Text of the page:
happened for the fetishist is that the usual source of sexual pleasure,
another human being, is replaced by an object which itself becomes the
source of pleasure.
In the case of the hi-fi fetishist the true object of his pleasure. the
music, has been displaced. Or to put it another way, this pleasure has
become dependent upon the particular characteristics of the audio
equipment. This is not to suggest that the hi-fi fetishist likes music
less, it is simply that a shift of attention has placed the emotional
and perceptual priority firmly on the audio equipment. This accounts
for the equipment's transformation into a fetish.
We observed that the sexual fetishist endows an inanimate object with
powers not normally assigned to it. Thus without any alteration in its
real nature that object is aggrandized and exalted. It has magical
powers assigned to it which resonate on a level of fantasy in the mind
of the fetishist. I think it is possible to explain the hi-fi
fetishist's attitude of over-estimation and over-valuation by recourse
to the same process of idealization. Look at it this way. A piece of
music we love will have the power to move us whether we hear it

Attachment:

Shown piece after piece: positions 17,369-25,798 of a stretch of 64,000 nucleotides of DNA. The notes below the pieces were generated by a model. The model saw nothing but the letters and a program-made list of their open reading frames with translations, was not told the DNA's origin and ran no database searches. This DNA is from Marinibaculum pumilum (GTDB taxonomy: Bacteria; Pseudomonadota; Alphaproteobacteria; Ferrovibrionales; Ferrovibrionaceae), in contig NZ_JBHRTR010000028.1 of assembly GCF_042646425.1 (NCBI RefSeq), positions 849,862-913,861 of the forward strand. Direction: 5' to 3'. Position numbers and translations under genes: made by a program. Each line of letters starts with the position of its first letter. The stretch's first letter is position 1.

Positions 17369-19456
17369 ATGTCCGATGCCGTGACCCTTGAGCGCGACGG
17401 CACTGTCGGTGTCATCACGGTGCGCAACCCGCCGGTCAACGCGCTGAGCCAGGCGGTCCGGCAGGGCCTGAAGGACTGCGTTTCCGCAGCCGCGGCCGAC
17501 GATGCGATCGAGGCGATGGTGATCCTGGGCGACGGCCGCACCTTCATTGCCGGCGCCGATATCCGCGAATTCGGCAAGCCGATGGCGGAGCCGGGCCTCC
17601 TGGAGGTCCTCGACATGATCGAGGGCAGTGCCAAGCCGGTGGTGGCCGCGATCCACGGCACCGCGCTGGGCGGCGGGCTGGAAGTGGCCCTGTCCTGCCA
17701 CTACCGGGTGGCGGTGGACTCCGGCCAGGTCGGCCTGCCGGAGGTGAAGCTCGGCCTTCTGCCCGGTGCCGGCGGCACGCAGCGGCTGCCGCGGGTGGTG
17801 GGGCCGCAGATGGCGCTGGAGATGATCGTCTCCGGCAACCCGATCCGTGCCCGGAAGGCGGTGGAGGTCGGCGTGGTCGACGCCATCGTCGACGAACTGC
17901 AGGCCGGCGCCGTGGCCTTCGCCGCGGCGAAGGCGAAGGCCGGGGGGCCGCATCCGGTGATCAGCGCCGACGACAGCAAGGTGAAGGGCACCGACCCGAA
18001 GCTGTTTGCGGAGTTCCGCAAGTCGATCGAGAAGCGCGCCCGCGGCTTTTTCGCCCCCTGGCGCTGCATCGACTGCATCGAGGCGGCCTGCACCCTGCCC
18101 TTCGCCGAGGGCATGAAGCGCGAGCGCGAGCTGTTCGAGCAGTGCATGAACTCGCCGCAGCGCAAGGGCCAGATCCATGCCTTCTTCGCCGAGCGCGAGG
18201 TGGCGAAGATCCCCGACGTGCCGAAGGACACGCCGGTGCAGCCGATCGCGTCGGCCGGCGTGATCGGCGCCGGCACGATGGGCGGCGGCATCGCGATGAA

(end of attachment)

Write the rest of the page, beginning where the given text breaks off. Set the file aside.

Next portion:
reproduced via a music-centre or a high quality system; this is the
power of art. Indeed, many of us may describe this encounter with the
music as magical. But what happens in the case of the hi-fi fetishist
who has shifted the psychological priority from the music to the
reproducing equipment? Musical pleasure (as with sexual pleasure)
becomes dependent on the magical properties of the fetish, the audio
equipment. But audio components do not possess any magical properties
- they are under the control of the laws of physics.
Like the sexual fetishist, the hi-fi fetishist cannot fully bend to the
demands of reality for the simple reason that his relationship to the
fetish is active on a level of fantasy. Of course, the hi-fi fetishist